Nitya Koduri, an EEMS field training officer and junior studying human health and biology, contextualizes the importance of response times in a recent incident.

In November, an Emory employee went into cardiac arrest in the 1599 building. “Before we got there, his [the employee’s] coworkers started compressions and placed an AED,” Koduri says. “We took over the scene when we arrived. This call exemplifies the benefit of the collaboration of the community and EMS providers to improve outcomes.”

Thanks to the EEMS’ quick response, the employee has no neurological deficits. In contrast, more than 356,000 out-of-hospital cardiac arrests happen annually in the U.S., with almost 90% of them fatal, according to the Sudden Cardiac Arrest Foundation

Adopting a growth mindset

EEMS took a hiatus during COVID-19 but came back stronger than ever. Most of the current providers were interested in EEMS prior to the pandemic and were more than ready to join when the program returned. Now EEMS is larger than in pre-pandemic days.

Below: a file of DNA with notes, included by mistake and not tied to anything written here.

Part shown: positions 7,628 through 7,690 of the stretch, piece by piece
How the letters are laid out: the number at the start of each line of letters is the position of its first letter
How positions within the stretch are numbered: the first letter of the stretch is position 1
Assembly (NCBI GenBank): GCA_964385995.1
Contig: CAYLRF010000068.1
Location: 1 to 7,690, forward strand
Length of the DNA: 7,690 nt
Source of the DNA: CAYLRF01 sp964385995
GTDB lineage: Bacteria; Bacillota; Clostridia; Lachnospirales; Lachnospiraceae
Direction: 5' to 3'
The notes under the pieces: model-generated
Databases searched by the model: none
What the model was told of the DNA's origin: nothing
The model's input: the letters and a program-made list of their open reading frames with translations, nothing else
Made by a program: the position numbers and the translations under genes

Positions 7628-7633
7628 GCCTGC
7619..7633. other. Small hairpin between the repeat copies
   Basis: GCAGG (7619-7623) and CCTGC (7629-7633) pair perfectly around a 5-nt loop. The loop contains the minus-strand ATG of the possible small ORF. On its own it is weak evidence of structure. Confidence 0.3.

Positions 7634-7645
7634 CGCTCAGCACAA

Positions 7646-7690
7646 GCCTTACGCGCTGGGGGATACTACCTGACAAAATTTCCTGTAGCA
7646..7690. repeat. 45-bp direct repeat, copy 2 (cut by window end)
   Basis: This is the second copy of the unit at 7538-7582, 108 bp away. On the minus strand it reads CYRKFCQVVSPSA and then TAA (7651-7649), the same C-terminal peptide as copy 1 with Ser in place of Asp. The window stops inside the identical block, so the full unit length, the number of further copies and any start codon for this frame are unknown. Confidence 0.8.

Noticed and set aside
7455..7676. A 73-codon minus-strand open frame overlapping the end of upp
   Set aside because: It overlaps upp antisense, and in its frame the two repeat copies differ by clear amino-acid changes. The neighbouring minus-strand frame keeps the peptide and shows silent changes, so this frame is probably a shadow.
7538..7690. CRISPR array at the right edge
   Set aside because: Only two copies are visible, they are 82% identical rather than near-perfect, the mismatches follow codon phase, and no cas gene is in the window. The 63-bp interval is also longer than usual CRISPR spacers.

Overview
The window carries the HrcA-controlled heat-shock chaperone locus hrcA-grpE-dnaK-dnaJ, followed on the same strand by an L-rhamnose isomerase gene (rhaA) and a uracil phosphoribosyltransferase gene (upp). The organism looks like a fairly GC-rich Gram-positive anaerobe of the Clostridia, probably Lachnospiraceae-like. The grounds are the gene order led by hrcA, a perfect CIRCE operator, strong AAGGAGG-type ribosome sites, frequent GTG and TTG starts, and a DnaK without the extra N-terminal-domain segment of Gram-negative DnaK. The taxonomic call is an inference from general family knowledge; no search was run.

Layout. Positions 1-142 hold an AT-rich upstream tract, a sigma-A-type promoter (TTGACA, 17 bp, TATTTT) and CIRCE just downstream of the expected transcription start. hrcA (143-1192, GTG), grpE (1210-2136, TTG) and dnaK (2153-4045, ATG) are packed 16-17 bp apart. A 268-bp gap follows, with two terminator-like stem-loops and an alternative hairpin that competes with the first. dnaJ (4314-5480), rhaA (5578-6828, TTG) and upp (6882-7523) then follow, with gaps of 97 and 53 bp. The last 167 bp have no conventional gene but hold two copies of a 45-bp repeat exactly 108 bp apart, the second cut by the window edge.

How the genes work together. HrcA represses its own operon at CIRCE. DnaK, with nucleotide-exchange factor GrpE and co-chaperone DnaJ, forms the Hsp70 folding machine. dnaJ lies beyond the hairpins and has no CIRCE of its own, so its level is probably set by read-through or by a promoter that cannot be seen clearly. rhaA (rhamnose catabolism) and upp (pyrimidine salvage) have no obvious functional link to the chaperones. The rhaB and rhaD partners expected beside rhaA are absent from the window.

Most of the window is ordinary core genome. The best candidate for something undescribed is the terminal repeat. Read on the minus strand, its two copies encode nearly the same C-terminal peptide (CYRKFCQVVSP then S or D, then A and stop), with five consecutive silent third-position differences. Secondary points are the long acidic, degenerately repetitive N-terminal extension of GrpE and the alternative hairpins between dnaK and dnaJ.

In the 2021-2022 academic year, EEMS participants clocked more than 21,850 hours of volunteering between their time on campus and volunteering in the broader community, including with local Cub Scout troops and a Trunk or Treat in southwest Atlanta. 

Grace Johnson, a senior from Greenville, South Carolina, majoring in human health and Spanish, is the chief of Emory EMS. “We don’t have to convince anyone to be here,” she says. “We have more than 11,000 volunteer hours this semester. Those hours say something — for an organization to get that many without paying anyone tells you just how special it is.”